What are some of the logistical challenges?
It really is a tactical mission when we go out there. You have to know your boundaries: fuel, water, supplies. When we’re on the road, we can buy the basics. In most Botswana villages there is a baker, so we can buy fresh rolls. We can buy meat, but we have to use it up in a certain area because of the vet fences. In Zimbabwe we have to carry dollars because card machines might be offline or not even available.
Understanding the route and driving conditions is an important aspect. I can’t have myself or the vehicle go down because we didn’t plan. In these remote areas, distance in kilometres doesn’t equal standard driving hours. We did one road from Gudigwa in the Delta to Sankuyo. It was 220km – basically from Cape Town to Worcester and back – and it took 9.5 hours, mostly in low-range 3rd and 4th gear. We have to plan carefully so we can be fully prepared and that’s why I use Tracks4Africa maps.
The new update on the Tracks4Africa Guide App has been brilliant, because you can zoom in really close and see each campsite in the area. When I’m off the grid in terms of reception, I leave the T4A Guide App on because I can physically see where I am.
What do you use for communication when you’re off the grid?
I have an inReach Mini that I mostly use for tracking and text messaging. When I first got the device, I wasn’t sure how much I would use it, but now it’s part of my essential kit. On every trip I’ve been on, I’ve found I’ve had to use it. On a recent expedition to the Tuli Block, we didn’t have cellphone signal for three days even though we were in an area with full coverage. Luckily, I could text people about work and let family know that we were okay.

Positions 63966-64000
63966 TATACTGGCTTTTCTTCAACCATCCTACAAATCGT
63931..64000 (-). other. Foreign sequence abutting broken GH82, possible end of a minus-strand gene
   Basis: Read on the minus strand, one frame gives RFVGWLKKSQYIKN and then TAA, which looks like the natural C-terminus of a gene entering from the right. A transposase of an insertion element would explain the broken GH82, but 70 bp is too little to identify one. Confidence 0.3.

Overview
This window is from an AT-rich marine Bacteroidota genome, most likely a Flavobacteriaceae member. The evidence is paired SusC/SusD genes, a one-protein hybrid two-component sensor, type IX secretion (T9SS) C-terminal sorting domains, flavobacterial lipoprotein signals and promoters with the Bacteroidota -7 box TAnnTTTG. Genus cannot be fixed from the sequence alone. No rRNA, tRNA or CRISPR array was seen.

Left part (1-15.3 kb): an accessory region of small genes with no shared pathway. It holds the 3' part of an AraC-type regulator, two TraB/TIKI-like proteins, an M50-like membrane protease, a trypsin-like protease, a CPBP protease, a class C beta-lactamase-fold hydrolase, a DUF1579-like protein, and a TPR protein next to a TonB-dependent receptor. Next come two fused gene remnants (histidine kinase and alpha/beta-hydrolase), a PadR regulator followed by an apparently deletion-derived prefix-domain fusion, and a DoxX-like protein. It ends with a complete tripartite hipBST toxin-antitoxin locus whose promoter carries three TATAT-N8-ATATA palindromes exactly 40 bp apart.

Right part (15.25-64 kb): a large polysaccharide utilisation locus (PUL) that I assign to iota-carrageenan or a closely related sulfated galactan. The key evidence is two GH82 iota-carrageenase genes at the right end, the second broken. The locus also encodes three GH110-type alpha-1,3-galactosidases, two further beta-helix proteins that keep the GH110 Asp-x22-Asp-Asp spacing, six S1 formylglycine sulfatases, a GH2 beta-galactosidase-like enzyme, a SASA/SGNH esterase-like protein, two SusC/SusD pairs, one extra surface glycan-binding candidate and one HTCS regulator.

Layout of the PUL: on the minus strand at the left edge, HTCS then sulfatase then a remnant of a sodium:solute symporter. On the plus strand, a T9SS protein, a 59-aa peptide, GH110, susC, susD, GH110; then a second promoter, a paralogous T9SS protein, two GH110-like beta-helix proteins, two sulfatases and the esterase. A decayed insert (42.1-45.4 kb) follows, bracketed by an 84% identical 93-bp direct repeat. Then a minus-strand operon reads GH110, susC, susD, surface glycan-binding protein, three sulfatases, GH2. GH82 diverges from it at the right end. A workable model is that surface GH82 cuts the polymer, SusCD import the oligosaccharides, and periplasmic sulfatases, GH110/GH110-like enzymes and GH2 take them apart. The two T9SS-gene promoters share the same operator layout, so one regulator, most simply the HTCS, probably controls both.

I like the size of the device and leave it plugged in at the back. It connects via Bluetooth to an app on my phone and I get weather updates. Before setting off on a trip, I get a monthly subscription for the satellite service, so I know I’m covered for emergency support.
For some reason, we always end up having to drive at night at some point. It’s not planned. We don’t want to drive after dark because of the risk of hitting elephants, donkeys and cattle. But sometimes there’s an unavoidable delay and we have to make up time.
On the Maun to Maun trip I nearly hit an elephant of around 7 tons. He was standing underneath a large baobab tree and he made it look middling. It made me realise that if I need to send an SOS in the middle of nowhere, my cellphone’s not going to do it. That’s why my inReach Mini is on all the time; it’s always plugged in and tracking our movements.
How can people get involved with what you’re doing or support remote communities?
People can follow us on social media and use their own channels to share with contacts and friends what we’re doing. I also run fundraisers online: a R100 donation is the equivalent of two pairs of glasses for these kids.
If you really want to get involved with rural communities, don’t simply hand out things. Look at the sustainability of what you’re doing. If you find a little community that touches your heart, make a commitment for something specific like pens and exercise books and do that for several years.